• a) Stocks with a good history and future prospects are sold at correspondingly high prices. Therefore, you may be right in its prospects, but still suffer a loss if you overpaid.​
      • b) Your assessment of future performance/growth may not be fulfilled; extraordinary growth cannot continue forever.​
    • 3. Bargains: Select companies that are sold significantly below their intrinsic value. These are often considered “unpopular” (as opposed to growth stocks), usually due to bleak prospects or circumstances. This creates opportunities for the intelligent investor. A security is not a “true bargain” unless the the market price is at least 50% of its intrinsic value (a dollar for fifty cents).​
    • 4. Special situations: This includes spin-offs, mergers, lawsuits, restructurings and liquidations. The market tends to undervalue securities involved in “complicated situations”, which can create ‘bargain buying opportunities’.​

Chapter 8 – Security Analysis for the Lay Investor: General Approach​

  • Security analysis involves the past, present, and future of a given security. A security analyst describes the company; summarises its operating results and financial position, presents its strengths and weaknesses as well as its opportunities and risks, estimates its future earning power under various assumptions before finally making a recommendation on buying or selling a security based on the margin of safety between one’s estimated intrinsic value vis-à-vis the current price.​
  • The valuation will often be measured based on an estimate of future average earnings over a number of years multiplied by an appropriate multiplier. How does the analyst find a) average future earnings and b) a suitable multiplier.​
    • a) By looking at the company’s historical earnings, the analyst has a logical foundation to estimate the future. By looking at historical profit margins and estimated future sales as well as movements in the industry, the analyst can make some qualified assumptions.​
    • b) The capitalization factor indicates the expected return over a number of years. There are five factors one should take into account when deciding whether to apply a high or low multiplier: 1) general long-term prospects; 2) quality of management​; 3) financial strength and capital structure​; 4) dividend payment history​; 5) current dividend rate​.
  • Graham estimated that General Motors’ future EPS would be $5; multiplying this by 15 values the company at $75 per share. As it traded at $50 in 1948, it had an decent margin of safety and could be considered a ‘buy’.​

Chapter 10 – Stock Selection for the Enterprising Investor: The Appraisal Method

  • A stock’s “fair value” is what it should be sold for in a normal market governed by intelligent buyers and sellers.​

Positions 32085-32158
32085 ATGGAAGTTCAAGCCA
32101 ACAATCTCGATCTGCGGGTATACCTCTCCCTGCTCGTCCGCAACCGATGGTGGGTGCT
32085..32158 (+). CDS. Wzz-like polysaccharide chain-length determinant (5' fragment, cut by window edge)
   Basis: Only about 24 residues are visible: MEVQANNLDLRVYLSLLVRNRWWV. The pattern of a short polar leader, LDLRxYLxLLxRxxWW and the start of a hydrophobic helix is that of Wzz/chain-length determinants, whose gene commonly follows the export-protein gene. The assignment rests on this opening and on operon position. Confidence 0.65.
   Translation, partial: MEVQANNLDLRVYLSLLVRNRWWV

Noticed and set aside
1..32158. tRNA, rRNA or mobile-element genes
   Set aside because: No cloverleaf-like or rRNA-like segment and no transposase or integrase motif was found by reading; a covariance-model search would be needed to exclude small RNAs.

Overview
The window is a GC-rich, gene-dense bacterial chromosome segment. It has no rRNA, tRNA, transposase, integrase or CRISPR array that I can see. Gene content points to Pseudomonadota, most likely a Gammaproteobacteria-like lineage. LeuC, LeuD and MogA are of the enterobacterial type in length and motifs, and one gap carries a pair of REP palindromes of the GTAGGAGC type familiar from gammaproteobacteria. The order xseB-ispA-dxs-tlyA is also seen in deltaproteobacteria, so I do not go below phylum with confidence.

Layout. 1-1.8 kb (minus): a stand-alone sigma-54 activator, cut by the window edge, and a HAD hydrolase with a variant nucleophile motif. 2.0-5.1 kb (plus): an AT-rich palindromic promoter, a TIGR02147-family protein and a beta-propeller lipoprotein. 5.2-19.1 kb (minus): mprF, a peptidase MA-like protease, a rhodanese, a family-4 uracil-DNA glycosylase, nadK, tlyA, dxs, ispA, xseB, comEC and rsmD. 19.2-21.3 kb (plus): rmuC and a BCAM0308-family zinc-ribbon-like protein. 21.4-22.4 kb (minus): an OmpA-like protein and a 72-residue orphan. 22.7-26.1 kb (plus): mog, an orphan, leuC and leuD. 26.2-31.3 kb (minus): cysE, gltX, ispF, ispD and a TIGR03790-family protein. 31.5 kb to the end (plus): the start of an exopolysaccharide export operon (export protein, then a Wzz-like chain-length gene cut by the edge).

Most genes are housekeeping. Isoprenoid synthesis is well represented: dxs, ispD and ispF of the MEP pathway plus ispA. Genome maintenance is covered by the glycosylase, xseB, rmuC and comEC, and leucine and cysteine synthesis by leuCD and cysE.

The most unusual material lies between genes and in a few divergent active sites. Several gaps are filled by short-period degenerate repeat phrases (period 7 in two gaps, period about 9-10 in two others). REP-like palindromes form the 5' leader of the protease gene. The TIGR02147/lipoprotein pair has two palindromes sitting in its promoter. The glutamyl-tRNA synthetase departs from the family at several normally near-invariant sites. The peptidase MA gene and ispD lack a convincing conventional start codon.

• The Enterprising Investor performs valuations of a range of stocks and selects the one(s) that offer the greatest discount (margin of safety) relative to the market price. These values are primarily based on estimated future earning power multiplied by a capitalisation factor that reflects the quality of the given stock. ​
  • Utilities (electricity, water, heat) are best suited for valuation as their operations have a strong underlying stability, which is why estimates for the future can be set with greater certainty than other industries.​
  • The valuation method starts by normalising the business’ earnings per share (EPS) over a given period, e.g. 7-10 years (as this includes a ‘full’ cycle incl. a boom and recession). The EPS is then multiplied by an appropriate multiplier, usually between 10-20. The multiplier for a stock with neutral prospects is 12. The maximum should be 20 and the minimum 8.​ The intrinsic value formula as proposed by Benjamin Graham is as follows:

Chapter 16 – “Margin of Safety” as the Central Concept of Investment

  • The “margin of safety” concept is a central component throughout the book. Simply put, it’s the difference between your estimate of a business’ intrinsic value and the stock price. There needs to be a margin of minimum 30% in order for it to be considered a ‘bargain’.
  • The presence of a margin of safety is not a failsafe. Though it provides the investor with a greater chance of profit, one should combine the margin of safety approach to investing with a diversified portfolio in order to reduce risk.
  • “Investments are most intelligent when it is most businesslike.”

If you enjoyed this book summary of The Intelligent Investor: The Classic Text on Value Investing, you would also enjoy the chapter-by-chapter summaries of The Psychology of Money: Timeless Lessons on Wealth, Greed and Happiness and Where the Money Is: Value Investing in the Digital Age.